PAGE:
Buying a home doesn’t happen overnight. It doesn’t happen over days or even weeks. It takes planning and commitment. It’s a matter of finding a home that fits, making sure the math works out, putting in a competitive offer, and getting to a sealed deal with the seller. Buying a home is a big investment. And you might be considering when’s the best time to buy a home without being besieged by a sea of competing buyers. It’ll be first important to understand the dynamics of the market that you’ll be engaging with.
Real Estate Trends
The real estate market is active, and prices are constantly changing. The influencing factor behind prices is buyer demand versus the supply of homes listed by sellers. It can be a buyer’s market, a seller’s market, or a more balanced market.
Analysts measure dynamics between demand and supply, such as home sales versus the number of new listings coming on the market. You’re more or less looking at how quickly buyers are absorbing the available supply of homes. The higher the ratio and the more buyers are competing for a limited supply of homes, the higher the market prices.
Typically, a seller’s market carries a 60% or higher sales-to-new listings ratio. The sales-to-new listings ratio can range between 40% to 60% in a more balanced market. When the ratio dips below 40%, you’re heading into a buyer’s market.
Notwithstanding a market crash, real estate dynamics don’t fluctuate dramatically. Data from the Canadian Real Estate Association (CREA) shows that the current seller’s market has been trending since 2020 and won’t be shifting anytime soon.
Market dynamics isn’t something that you can control.
What you can control are your rules of engagement.
How to Best Engage with the Real Estate Market
Have your finances in order, and be ready to make a move.
The market doesn’t wait on anyone. When a seller lists their home, you can bet that they’re motivated to sell sooner rather than later.
Your best bet is to submit a competitive offer to the seller as soon as you’ve decided on a potential home. A competitive offer will mean different things when measured against market dynamics.
But the key is knowing that you are ready and able to submit a competitive offer when the opportunity arises. Knowing your budget and factoring in closing costs will give you the starting ground to structure your offer. With a solid base to work from, an experienced real estate agent can help you ensure that you’re putting in an offer that’s competitive with local dynamics.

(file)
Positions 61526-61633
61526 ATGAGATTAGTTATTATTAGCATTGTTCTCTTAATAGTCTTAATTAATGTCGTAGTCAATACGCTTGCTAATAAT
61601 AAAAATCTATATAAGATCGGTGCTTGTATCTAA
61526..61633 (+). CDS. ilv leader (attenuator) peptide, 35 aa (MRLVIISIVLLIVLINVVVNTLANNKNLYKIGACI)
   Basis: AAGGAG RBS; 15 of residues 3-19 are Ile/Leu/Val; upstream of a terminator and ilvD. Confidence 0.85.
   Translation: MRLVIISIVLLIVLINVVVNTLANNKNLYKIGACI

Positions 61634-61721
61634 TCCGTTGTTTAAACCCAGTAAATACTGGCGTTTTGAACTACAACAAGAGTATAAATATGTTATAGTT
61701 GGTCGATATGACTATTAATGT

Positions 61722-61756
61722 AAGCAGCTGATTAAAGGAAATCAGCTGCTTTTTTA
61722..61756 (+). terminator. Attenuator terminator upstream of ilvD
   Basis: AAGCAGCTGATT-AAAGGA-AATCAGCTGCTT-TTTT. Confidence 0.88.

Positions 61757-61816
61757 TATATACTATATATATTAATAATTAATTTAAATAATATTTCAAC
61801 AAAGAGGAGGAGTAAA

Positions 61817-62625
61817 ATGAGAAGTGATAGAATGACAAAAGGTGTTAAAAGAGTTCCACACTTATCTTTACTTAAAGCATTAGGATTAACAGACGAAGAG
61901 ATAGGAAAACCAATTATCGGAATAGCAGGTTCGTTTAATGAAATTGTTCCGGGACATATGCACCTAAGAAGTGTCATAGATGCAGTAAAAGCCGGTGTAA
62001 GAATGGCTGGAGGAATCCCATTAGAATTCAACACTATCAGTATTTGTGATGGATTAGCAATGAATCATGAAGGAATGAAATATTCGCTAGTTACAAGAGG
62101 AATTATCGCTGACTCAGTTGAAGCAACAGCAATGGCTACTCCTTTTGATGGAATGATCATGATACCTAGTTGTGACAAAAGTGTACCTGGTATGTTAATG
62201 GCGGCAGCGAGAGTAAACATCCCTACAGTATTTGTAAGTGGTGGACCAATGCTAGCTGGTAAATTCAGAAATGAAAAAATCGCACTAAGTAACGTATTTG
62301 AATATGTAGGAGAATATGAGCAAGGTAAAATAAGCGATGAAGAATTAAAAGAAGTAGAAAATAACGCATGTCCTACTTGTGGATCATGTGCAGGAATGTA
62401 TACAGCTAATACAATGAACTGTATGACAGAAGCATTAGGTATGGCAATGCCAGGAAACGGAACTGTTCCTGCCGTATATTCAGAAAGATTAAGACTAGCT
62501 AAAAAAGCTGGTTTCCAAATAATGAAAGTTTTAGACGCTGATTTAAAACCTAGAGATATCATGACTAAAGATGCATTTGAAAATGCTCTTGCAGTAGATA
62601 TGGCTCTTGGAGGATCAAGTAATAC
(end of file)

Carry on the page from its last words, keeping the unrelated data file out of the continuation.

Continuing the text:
If you have time on your side, you can look for seasonal market dips.
Market activity does go with the seasons.
Spring brings the most buyers and sellers to the market with its temperate weather. In this climate, there’ll be more homes listed. But there’ll also be more buyers on the hunt, and you’ll be up against the competition.
Likewise, summer is an attractive climate for both buyers and sellers, and high demand tempers a healthy supply of homes.
If you’re looking for better deals on homes, your best bet is to search in the fall and winter seasons.
Fall will begin the transition to cooler temperatures, and as families settle into the new school year, there’ll be fewer buyers searching in the market. Home listings may carry over from the summer months, and you may find yourself up against less competition. As sellers may be eager to sell before the winter season, you might score a better deal when faced with less competition.
Cool temperature is a strong ward against making big moves in the winter months. And both buyers and sellers will be inclined to withdraw from the market. During this time, you might be at an advantage when working with an eager seller. Prices can be at their lowest, but you’ll have slimmer pickings mostly comprised of homes listed from earlier months.
When’s the Best Time for You?
At the end of the day, personal factors will come into play when’s the best time to buy a home. If you’re currently residing in a home, you’ll want to look at selling your current place before buying. You’ll also want to look over your timeframe, goals, and personal finances. You can avoid paying private mortgage insurance for conventional bank loans if you personally pay a minimum 20% deposit for a home. A strong credit score can also mean preferred lending rates. Devoting time to building personal finances can make a difference to your borrowing costs in the long run.
Buying a home will take time. But planning ahead is your best chance for preparing yourself to engage with the real estate market and secure your next home for a fair price.
If you’re looking to plan your next home purchase, we’d be more than happy to help you through the crucial steps for buying.